Planning Board: Buxton Street solar farm doesn’t meet ordinance

Planning Board: Buxton Street solar farm doesn’t meet ordinance

NORTH SMITHFIELD – A solar project proposed off Buxton Street got a cool reception last week from Planning Board members who raised concerns it didn’t comply with the town’s newly-adopted solar ordinance.

Buzz Becker, a representative of Virginia-based Hexagon Energy, told board members during a virtual meeting April 30, the one-megawatt DC array would be constructed on land owned by Theresa Hill north of Buxton Street near the Massachusetts state line. As part of the project, the company plans to divide a 20-acre parcel into two lots, a six-acre lot for a residential home and a separate, 14-acre lot for the solar farm.

Board members praised the location of the proposed farm on an area of scrubland that had previously been cleared. They also expressed support for the company’s plan to enroll the project in National Grid’s community solar program that allows town residents to sign up for discounts on their electricity.

However, several members said they could not support the project because it does not comply with the town’s new solar zoning ordinance, which was only approved last fall. The proposed lot would have only 130 feet of frontage on Buxton Street, and the ordinance requires 200.

Member Jeffrey Porter warned approving the project would set a precedent for other companies.

“If we start allowing variances right off the bat for our new solar ordinance, we’ll be shooting ourselves in the foot for all the work that we did,” he said.

The board was more receptive to a second project proposed on property owned by the Holliston Sand Company, though that project, too, drew some questions. The 1.44-megawatt DC array would be installed by Rhode Island-based Energy Development Partners on the western portion of the company’s property near Slatersville Reservoir.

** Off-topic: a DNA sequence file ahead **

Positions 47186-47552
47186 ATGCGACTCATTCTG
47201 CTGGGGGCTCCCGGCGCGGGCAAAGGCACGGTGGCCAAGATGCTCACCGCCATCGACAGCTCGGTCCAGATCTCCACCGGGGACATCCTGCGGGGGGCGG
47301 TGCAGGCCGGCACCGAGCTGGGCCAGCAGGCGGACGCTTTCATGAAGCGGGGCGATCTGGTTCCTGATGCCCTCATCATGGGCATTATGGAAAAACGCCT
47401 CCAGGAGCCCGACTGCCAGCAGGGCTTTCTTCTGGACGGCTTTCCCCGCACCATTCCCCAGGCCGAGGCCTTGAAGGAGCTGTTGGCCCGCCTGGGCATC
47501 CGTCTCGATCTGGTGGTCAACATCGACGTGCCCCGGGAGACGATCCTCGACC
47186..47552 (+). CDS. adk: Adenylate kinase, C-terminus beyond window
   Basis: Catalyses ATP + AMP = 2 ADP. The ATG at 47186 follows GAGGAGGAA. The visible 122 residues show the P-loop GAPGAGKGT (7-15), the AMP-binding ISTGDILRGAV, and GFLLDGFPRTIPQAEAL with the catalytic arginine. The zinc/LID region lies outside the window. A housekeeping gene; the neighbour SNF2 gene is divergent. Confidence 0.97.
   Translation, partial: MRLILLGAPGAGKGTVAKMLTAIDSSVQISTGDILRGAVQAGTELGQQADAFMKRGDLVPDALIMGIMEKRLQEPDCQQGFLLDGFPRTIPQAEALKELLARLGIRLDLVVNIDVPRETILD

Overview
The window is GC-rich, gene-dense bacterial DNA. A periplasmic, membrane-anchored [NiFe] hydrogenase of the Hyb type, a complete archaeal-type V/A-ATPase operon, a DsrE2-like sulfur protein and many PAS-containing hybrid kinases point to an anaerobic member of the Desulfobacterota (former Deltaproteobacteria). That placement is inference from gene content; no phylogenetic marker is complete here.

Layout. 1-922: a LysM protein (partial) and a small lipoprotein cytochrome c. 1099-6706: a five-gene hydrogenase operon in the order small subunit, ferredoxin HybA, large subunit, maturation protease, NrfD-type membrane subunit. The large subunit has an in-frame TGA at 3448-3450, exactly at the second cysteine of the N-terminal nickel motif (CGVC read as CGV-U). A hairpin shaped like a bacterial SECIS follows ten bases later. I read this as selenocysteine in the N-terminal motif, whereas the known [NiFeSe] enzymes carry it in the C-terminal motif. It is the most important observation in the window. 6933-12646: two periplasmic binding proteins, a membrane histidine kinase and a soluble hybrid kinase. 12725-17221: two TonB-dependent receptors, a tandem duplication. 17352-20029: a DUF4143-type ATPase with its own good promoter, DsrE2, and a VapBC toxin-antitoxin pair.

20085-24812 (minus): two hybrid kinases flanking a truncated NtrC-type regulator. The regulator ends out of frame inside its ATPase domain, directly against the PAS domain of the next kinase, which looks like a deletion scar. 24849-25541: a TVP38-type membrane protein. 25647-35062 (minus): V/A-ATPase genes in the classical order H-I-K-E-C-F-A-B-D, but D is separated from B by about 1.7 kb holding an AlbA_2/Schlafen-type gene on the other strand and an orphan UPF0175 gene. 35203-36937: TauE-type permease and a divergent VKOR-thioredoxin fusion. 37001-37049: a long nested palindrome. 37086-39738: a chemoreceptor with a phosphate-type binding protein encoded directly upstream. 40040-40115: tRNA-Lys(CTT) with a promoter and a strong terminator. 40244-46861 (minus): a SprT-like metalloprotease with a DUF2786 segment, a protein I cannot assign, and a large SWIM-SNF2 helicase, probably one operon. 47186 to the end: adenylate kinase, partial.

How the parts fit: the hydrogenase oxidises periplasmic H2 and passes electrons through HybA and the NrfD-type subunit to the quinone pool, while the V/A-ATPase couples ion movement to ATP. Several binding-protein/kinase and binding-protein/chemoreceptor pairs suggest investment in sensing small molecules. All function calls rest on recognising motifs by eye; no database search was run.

John Pagliarini, an attorney for the company, said the project would use net metering to offset Holliston Sand’s electric use. The company, he explained, is a heavy electricity user, with bills in the hundreds of thousands every year.

“The hope is that 80 percent of their electrical cost will be reimbursed by the solar usage,” he said.

The property has a long history of legal battles over access going back to 1965, when a judge ordered the company to replace a trestle bridge across Slatersville Reservoir. At the time, a former railroad bed formed a right-of-way across the company’s property to Route 102, and the bridge was seen as an alternate route to avoid sending trucks by Tifft Road.

Pagliarini said the company has since spent $1 million to create an alternate trucking route to Douglas Pike, removing the need for the trestle bridge, but board member David Punchak said employee traffic remains an issue on Tifft Road. With the solar panels expected to cross the right-of-way, members considered having the company move the project or create another route to preserve the possibility of accessing Route 102 in the future.

Since neither project required a vote at this stage in their applications, members opted to leave the question to Town Solicitor David Igliozzi and Town Planner Tom Kravitz to resolve.

Both projects would have to return before the Planning Board before receiving approval.


With so much concern to avoid cutting forested areas for solar and since this area is described as scrubland, the Planning Board could send a positive recommendation to the zoning board of review to grant a variance on frontage.
The Planning Board can grant a waiver but not a variance.
The town solicitor, Mr. Igliozzi, has made it very clear in the past that every application is unique and stands on its own merits.
The fear of setting a precedent is unfounded.

L. Benoit
North Smithfield